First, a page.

Purpose: For pelvic organ prolapse (POP) patients, voiding dysfunction is associated with the increasing severity of cystocele. After surgical correction of the prolapse, 89% patients had normalization of voiding dysfunction (Fitzgerald MP, 2000). Prolapse repair surgery plays an important role to resolve female lower urinary symptoms. Particularly, laparoscopic sacrocolpopexy (LSC) provides the outcomes of the gold standard abdominal approach while offering the benefits of minimally invasive surgery (Gabriel B, 2011). Since 2014, LSC became a new option for POP patients covered by public health insurance in Japan. The aim of this study is to clarify the postoperative anatomical change after LSC in Kameda Medical Center.
Materials and Methods: We did a retrospective medical chart review between April and December 2014 for patients who underwent LSC and being followed up for one year in our center. The anatomical change was assessed by using POP-Q. Recurrence rate and specific site were also investigated.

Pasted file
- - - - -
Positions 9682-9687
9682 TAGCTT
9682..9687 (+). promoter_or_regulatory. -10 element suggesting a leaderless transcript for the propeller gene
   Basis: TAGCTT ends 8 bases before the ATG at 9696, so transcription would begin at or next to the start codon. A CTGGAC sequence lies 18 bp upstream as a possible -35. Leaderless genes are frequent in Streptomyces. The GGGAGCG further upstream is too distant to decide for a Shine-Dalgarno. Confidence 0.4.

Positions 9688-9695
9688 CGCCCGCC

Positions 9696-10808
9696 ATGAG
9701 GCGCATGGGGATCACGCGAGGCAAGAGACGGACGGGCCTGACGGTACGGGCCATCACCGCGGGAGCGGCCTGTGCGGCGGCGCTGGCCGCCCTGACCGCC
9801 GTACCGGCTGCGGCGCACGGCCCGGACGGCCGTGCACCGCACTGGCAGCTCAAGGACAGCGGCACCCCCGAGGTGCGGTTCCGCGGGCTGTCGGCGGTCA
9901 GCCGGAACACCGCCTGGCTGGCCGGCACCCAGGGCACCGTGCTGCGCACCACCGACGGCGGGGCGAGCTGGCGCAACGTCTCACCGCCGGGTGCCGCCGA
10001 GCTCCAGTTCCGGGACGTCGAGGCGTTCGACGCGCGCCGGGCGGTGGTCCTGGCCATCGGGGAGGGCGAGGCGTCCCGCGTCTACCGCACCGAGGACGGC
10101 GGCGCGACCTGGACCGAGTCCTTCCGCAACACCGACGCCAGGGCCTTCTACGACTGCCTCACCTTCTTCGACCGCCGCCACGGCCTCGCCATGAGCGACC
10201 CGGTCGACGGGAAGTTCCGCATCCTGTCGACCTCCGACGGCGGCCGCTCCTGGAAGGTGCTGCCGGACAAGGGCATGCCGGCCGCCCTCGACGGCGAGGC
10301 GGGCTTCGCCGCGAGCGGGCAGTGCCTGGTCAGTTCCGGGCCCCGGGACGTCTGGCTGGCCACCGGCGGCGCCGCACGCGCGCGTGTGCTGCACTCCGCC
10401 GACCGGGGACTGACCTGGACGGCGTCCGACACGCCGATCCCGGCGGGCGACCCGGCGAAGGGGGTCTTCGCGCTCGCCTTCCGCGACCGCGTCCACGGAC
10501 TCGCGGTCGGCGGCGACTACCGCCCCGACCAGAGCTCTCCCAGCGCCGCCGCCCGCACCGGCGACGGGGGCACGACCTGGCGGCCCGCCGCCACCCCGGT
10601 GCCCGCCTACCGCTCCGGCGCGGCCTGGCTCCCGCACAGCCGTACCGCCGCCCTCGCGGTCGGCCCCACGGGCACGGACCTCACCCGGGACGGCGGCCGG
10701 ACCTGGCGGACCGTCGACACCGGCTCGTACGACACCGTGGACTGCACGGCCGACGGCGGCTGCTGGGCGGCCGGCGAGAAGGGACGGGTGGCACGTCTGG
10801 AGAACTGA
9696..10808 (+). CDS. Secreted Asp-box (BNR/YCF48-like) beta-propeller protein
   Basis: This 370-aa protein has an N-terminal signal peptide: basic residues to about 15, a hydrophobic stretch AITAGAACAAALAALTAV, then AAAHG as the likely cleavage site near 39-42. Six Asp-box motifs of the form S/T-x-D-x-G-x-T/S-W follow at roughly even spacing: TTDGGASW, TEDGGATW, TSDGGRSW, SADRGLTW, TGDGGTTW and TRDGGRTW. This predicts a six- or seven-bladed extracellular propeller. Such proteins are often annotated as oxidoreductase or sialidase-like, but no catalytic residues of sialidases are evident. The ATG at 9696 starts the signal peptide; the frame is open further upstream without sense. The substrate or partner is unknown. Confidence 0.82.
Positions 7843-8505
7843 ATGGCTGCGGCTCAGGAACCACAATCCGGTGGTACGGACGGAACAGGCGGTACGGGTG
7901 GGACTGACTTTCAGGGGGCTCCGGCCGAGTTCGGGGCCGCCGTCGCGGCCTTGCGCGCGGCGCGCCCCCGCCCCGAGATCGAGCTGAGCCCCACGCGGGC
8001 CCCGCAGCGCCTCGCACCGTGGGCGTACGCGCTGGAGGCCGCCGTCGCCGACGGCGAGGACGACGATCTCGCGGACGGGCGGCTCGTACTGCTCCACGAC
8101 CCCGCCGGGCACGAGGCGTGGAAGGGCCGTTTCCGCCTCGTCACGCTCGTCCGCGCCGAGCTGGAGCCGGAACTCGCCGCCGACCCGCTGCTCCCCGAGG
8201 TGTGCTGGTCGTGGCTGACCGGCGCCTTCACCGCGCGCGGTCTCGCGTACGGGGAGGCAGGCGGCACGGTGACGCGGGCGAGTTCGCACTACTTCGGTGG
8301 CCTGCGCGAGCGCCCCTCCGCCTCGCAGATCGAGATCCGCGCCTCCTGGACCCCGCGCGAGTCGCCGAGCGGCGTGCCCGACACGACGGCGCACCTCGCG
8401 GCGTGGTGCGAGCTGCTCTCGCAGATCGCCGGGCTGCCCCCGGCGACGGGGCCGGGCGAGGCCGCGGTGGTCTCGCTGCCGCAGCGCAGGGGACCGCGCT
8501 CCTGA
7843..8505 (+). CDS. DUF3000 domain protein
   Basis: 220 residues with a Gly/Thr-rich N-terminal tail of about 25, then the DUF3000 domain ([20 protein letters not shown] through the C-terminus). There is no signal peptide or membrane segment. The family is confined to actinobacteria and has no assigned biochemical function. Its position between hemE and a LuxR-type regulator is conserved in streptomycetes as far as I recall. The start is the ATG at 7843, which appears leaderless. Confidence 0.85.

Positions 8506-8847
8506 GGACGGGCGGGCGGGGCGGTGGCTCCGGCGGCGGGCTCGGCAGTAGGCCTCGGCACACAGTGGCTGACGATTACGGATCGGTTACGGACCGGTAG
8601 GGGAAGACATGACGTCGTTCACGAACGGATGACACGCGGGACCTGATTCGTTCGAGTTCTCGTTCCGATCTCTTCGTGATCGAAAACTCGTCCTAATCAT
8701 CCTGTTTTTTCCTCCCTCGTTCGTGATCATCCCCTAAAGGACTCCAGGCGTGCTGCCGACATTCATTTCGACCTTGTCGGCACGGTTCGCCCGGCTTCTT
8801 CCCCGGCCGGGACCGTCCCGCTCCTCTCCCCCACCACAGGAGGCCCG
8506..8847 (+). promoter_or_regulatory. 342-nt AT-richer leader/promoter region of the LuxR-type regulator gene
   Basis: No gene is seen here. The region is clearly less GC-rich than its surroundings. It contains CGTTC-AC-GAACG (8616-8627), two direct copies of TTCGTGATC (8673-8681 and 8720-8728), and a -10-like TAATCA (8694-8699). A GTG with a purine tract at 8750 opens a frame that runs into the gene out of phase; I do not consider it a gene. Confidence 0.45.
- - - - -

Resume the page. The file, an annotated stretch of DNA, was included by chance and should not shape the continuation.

Results: A total of 146 patients, aged 65.1±7.8, with average BMI 23.4±2.8, were retrospectively enrolled. Average blood loss was 22.8±25.7ml with 238.5±45.3 minutes in operation time. For anatomical change assessed by POP-Q, Aa changed from 1.1±1.4 to −2.9±0.3; Ba changed from 2.5±2. to −2.9±0.4; C changed from 1.4±3 to −7.4±1.4;gh changed from 4.4±1.1 to 3.7±0.8; pb changed from 3.5±0.7 to 3.7±0.5; tvl changed from 8.1±1.1 to 8.6±1.2; Ap changed from 0±1.6 to −2.8±0.6; Bp changed from 0.6±2.4 to −2.7±0.7; D changed from −3.2±2.5 to −8.3±1.4. Aa, Ba, C, gh, tvl, Ap, Bp, and D of POP-Q showed significant differences between pre- and post-operation. 8 patients (5.5%) showed recurrence during first year after LSC. 2 patents were found to have recurrent anterior vaginal wall prolapse while 7 patients had recurrent posterior wall prolapse. However, using PFDI-20 to assess the feeling of a bulge for recurrent patients, no one felt a bulge in the vaginal area.
Conclusion: POP patients receiving LSC showed significant improvement in anatomical outcome. Rate of recurrence in first year after LSC was about 5%.